Wildlife in Serengeti National Park

Wildlife in Serengeti National Park : The primary motivation for visiting the Serengeti National Park is to witness wildlife in its expansive, pristine habitat. We promise you won’t be let down in the slightest! There is simply too much to see and learn about when it comes to animal viewing in the Serengeti, so it is difficult to list all the highlights. From the famous Big 5 of Africa, to countless herds of zebra and wildebeest, hundreds of bird species, and many smaller critters like the enchanting dung beetle, there is something for everyone.

The Big Five in Serengeti National Park

The Big Five represent the pinnacle of African safari experiences; witnessing these magnificent animals – the lion, rhino, leopard, elephant, and Cape buffalo -moving freely within their natural environments is an unforgettable experience. But why are those particular species included in the Big Five? You might inquire. Isn’t a giraffe also quite large? This is a fun fact: the title “Big Five” does not refer to the size of the animals; rather, it was created by big game hunters. These creatures turned out to be the hardest to hunt, primarily because of how fierce they could be when cornered. Fortunately, the Big Five in the Serengeti are now exclusively “shot” with a camera. You can cross the Big Five off your list with the aid of your guide and tracker.(In the meantime, don’t forget that seeing other animals, such as hippos or giraffes, is equally thrilling.)

The Lion

Seeing a pride of lions in their natural environment will be imprinted in your memory, making them the kings of the African savannah. Good news! There are some very big prides of lions living in the Serengeti National park, and they are not too difficult to find. Lions are highly gregarious animals and live in prides. In a group, the females hunt more than the males, but the majority will gladly scavenge if given the opportunity, as they enjoy to spend roughly 20 hours a day dozing under trees.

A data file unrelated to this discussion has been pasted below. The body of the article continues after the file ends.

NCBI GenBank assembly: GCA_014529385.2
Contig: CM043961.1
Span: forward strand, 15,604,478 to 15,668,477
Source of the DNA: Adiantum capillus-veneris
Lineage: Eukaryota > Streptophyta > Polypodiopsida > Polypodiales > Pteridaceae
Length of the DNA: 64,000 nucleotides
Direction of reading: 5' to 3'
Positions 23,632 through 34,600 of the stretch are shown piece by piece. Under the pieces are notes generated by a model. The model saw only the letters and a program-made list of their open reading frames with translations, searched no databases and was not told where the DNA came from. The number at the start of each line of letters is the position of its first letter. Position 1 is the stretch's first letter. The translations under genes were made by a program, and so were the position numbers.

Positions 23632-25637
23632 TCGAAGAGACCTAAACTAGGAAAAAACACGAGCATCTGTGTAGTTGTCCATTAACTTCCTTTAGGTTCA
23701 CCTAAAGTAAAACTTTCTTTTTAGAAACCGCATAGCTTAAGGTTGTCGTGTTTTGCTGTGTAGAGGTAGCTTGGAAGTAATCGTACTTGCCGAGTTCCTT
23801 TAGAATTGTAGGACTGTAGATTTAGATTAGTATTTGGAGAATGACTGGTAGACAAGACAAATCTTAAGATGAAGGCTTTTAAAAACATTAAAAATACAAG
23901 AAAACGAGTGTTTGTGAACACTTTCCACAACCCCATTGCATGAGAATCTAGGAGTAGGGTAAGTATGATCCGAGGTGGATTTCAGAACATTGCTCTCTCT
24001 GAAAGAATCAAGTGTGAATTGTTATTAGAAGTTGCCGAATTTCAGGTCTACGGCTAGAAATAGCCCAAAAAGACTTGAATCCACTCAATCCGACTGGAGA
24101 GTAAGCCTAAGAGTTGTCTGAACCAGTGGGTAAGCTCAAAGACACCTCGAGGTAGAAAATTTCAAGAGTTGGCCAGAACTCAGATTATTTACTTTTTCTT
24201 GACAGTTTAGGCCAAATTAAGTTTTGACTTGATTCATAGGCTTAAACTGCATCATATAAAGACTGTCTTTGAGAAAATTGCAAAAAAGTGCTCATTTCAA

The Leopard

They possess an incredible coat – the leopard, also referred to as “The Prince of Darkness” – and stride with a graceful elegance. Out of the Big Five, this one is the quietest and most elusive. Leopards are great at hiding from view; they can blend in seamlessly when they wish to remain unseen. It is most likely that you will see a leopard curled up on a tree branch in the Serengeti. Their favourite position is in the big branches of the sausage tree. Therefore, always remember to look above. A leopard may be eating high up in a tree, safe from lions and other predators, so don’t annoy him.

The Buffalo

The buffalo, which has few predators, is one of the most deadly creatures in Africa and is not at all like the sluggish bush cow you might picture. Although lions may attempt to chase after a calf, they will probably pay the price as the enraged herd exacts their punishment. Buffalo frequently congregate around waterholes because they must drink every day. Despite their relatively short fuse, particularly when hurt, their smart gaze – a novelist once put them this way: “They look at you like you owe them money” – makes them fascinating to watch. Buffalo are abundant in the Serengeti; it’s likely that you’ll come across herds of at least 1,000 of these fascinating creatures.

The Elephant